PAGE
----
Industry, Art and Education: 3D Printing


Entering Tom Burtonwood’s studio at the Art Institute of Chicago, where he is an artist in residence, I was greeted by a reverberating, mechanical hum. The source of the noise? A machine “printing” a complex object, layer by layer until a sculpture took form. Burtonwood discovered the lure of 3D printing,  and as an artist he has taken advantage of the opportunity to transition from working in more traditional mediums to a technological revolution in art and design. 

Invented over 30 years ago, 3D printing has recently taken the fields of design, art, science, and engineering by storm. From fabricating prosthetics and robots, to replicas of art objects and lamp fixtures, these machines benefit a variety of industries. Unlike the traditional “subtractive” method of sculpture and manufacturing, 3D printers perform an “additive” process. Requiring less raw material and producing less waste, whether plastic or metal, the process is more cost effective. Designs can also be fabricated via digital content creation using computer-aided software (CAD), or “scanned” through images or photographs of an object from various angles.

Jackson Levy, a digital fabrication specialist at The 3D Printer Experience located in Chicago’s River North neighborhood, defines 3D printing as, “a technology that has developed into an industry, which facilitates artists, designers, and people who are involved in prototyping and fabrication, as well as manufacturing…It introduces all these groups and individuals who have been working with old tools of fabrication to a new medium.”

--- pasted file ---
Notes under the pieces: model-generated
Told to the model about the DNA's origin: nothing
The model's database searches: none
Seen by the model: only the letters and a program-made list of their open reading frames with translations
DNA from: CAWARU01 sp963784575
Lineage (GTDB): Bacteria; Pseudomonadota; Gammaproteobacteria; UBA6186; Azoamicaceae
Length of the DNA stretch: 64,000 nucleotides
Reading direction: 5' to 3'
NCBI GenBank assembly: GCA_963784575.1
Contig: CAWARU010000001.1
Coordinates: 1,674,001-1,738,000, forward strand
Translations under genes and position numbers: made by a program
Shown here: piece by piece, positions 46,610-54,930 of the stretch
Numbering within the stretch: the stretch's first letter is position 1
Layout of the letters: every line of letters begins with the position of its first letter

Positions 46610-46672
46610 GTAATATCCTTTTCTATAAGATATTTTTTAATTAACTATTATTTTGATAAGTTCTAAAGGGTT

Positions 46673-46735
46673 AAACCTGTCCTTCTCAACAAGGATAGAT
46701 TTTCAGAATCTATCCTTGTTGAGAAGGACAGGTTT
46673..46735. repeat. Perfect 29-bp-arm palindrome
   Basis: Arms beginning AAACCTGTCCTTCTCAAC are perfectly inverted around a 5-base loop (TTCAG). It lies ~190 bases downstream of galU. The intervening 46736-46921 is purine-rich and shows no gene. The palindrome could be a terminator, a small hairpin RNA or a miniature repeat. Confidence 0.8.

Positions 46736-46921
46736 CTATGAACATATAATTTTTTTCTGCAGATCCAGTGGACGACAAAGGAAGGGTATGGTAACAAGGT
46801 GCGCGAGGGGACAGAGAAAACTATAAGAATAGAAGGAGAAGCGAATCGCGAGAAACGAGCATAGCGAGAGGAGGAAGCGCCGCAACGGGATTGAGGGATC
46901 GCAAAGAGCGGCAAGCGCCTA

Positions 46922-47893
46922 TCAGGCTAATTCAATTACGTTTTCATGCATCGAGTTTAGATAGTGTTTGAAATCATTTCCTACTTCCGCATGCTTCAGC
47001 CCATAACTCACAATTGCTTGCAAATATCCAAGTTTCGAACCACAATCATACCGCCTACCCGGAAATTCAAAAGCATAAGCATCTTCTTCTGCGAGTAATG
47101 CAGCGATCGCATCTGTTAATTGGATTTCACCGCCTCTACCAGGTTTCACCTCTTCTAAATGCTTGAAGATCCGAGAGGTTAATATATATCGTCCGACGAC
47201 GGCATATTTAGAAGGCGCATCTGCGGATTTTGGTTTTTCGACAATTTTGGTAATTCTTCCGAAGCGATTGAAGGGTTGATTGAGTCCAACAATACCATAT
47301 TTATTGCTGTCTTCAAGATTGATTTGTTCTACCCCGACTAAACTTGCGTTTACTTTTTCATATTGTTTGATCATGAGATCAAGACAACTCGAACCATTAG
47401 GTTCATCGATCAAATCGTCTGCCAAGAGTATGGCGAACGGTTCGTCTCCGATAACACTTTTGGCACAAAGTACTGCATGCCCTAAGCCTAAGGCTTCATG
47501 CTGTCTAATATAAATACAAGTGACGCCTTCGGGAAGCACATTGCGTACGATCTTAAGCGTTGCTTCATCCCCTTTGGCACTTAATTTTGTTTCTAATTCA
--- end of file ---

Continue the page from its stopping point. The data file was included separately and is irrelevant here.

3D printing is not done in a vacuum; the open-source movement is at the heart of the printing community, where designers’ and artists’ concepts are often available online for other users to download and utilize. Burtonwood even shared a recent design of his for Orihon, his 3D-printed accordion-fold volume containing scans of ancient sculptural objects from the Art Institute of Chicago’s collection. 

“Studying a 3D object in a 2D space is a challenge,” explains Burtonwood, as he pulls out a sample draft page from a new 3D-printed book he is working on, along with a jar of Play-Doh. He takes a glob and pushes it into the mold. The after effect is a 3D model of an ancient Greek sculpture. Burtonwood says he values 3D printing’s educational tools. For him as well as other artists, 3D printing opens up a new realm of art education, where students can have economical and easy access to art objects through 3D replicas of their actual forms in space. 

The 3D Printer Experience is one of the first places to offer 3D printing as an interactive, personal experience for the general public. Whether users want to submit a design for printing or learn how to use 3D printing equipment and software, their mission is “to make an immediate impact through open information and education,” says Levy. 

The printing technology for 3D continues to evolve. From the ChefJet, which enables users to print out edible objects, to Home Depot’s recent agreement with desktop 3D printer company MakerBot, the 3D printing industry is increasingly becoming more mainstream and user accessible. Like the computer once transformed society across all industries from design to medicine, 3D printing holds the boundless new potential to shape the future of art, design and more.  


Image shown at top of page: Tom Burtonwood, Orihon (3D Printed Accordion Book), © Tom Burtonwood